We're officially in Finals Mode.
Monday: Elections for the '13 - '14 SUNSCAD executive were that day, Tuesday and Wednesday. I voted on Monday.
We talked about our final projects for Reconfigured and Bob made some suggestions as to how we can take them even further.
Tuesday: My registration period opened at noon and I registered for my first course (Survey of Twentieth-Century Art, a mandatory 2000-level course) half an hour later. I also started the process of registering for Advanced Photo Critique (a.k.a. APC), which is a 4000-level course and, like Twentieth-Century Art, is mandatory. APC is an independent-study thesis course. I've been talking with a couple of friends who are taking it this semester, and I think I've finally wrapped my head around what's involved. Said independent project is a semester long, which is more time than I've ever had to work on a project (projects for Peter's courses were seven weeks long). I'm still so used to just having seven weeks to do a project that an entire semester almost feels like too much. But having an entire semester means that I have the time to do my very best.
I spent the day studying at NSCAD and doing prep for APC registration, which started with a stop at OSAS, then being directed to the administrative assistant, Joann. That's when I started to get a bit stressed: because I'm one history course (three credits) short of the nine required for that course, she doubted that I would be able to get permission and would have to do APC in a fourth semester. I'm hell-bent on finishing my degree in three semesters, so that was a bit scary. I also want to finish with as little debt as possible.
That evening, SUNSCAD held a meeting with the students, FUNSCAD and Friends of NSCAD in the student lounge to talk about what's next now that we don't have to worry about FUNSCAD going on strike (woot!).
Wednesday: I got an email late that morning telling me that the division chair, David Clark, would be in his office that day as well as Thursday. I immediately emailed back and called a cab. Once I got to the university I headed for Joann's office. She told me that David was in his, which was next door. After going over my audit sheet, chatting about New Brunswick (seriously, the world keeps getting smaller), discussing my history situation and what I covered at NBCCD, I filled out the APC form. David added a note saying that I'd be doing my last history credit concurrently and signed it. I took the form back to OSAS, filled out a course add/drop form, and then both were taken to the registrar's office. Done. One of the things I love about NSCAD is that as long as administration knows that you're going to take any missing prerequisites, you're good to go.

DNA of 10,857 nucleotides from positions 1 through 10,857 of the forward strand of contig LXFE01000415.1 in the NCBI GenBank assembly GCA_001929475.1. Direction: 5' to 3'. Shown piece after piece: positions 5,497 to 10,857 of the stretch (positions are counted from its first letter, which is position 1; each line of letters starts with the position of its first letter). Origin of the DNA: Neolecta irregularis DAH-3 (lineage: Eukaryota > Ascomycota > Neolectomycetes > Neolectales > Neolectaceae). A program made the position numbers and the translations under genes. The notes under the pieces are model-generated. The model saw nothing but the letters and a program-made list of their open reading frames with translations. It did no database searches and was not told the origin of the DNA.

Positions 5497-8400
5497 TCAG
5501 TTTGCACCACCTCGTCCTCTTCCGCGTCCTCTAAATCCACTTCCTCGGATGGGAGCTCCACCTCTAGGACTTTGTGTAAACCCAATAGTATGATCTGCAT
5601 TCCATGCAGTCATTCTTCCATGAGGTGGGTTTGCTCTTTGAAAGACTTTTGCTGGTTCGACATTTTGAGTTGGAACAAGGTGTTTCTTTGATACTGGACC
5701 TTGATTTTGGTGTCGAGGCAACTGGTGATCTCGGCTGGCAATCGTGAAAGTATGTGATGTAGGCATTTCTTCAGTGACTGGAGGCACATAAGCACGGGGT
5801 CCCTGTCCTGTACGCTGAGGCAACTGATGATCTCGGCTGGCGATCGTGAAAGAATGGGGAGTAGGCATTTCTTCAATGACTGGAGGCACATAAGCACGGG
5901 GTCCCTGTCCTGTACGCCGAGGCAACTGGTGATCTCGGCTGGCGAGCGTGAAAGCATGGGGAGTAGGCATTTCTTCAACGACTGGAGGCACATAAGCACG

After all that excitement, I spent the rest of the day studying.
We presented our logos. I'm to redo mine for this week. Jeff introduced the final project, which is a portfolio of our work.
Thursday: We discussed two readings that were handed out a couple weeks ago.
Friday: More presentations--and this time the walk to school was uneventful. I presented this week. I'd spent the last few weeks doing a ton of research. Bob's suggestion: keep it personal. In other words, screw the research. We'll see what happens--I have two thousand words to play with, making this essay (which will be on humanity's relationship with technology, both the good and the bad) the longest one that I've ever written for school. I may or may not use some of the research.
I checked Facebook when I got to the Port Campus and found out that one of my friends got into NSCAD (although she's graduating from NBCCD with a diploma in photography this year, she's decided be an Interdisciplinary major at NSCAD). I was--and still am--ridiculously excited for her. It'll be wonderful to have another NBCCDer flitting around NSCAD, spreading her own brand of awesome. I love both schools, and I love having my alma mater represented at my second school.
That afternoon was the final presentation (on graffiti) for Writing for the Arts. Throughout the semester, each presentation group has had to come up with a post-presentation activity or writing topic. This time, newsprint had been wrapped between two posts, and we were allowed to draw or write anything we wanted on it. I wrote "NSCAD ROCKS!" As I said to a classmate, this is why I love art school.
I spent part of the evening working on my project for the show.
Saturday: I got an unbelievable amount of work done.
That evening my floor's RA and some friends observed Earth Hour. We played Pictionary in near-dark, using an (unplugged!) iPhone flashlight.
Sunday: I spent the afternoon at the Port Campus doing Graphics homework, and I'm just about finished.
Next weekend is Easter weekend, which means that I'll be staring six unstructured days in the face. I'll get to sleep in on Friday (wonderful!), and then, because Canada likes to squeeze an extra day out of that weekend in the form of Easter Monday (which I just found out is a religious holiday in Orthodox Christianity), I'll have yet another free day. I don't have class until Graphics on Wednesday evening. I plan to spend those days getting work done and relaxing--maybe even exploring Halifax some more, which I've missed doing and won't have time to do next semester (two words: eighteen credits). Sometimes I'm tempted to move here for a year or so to work and experience Halifax with only my latest photo project for homework.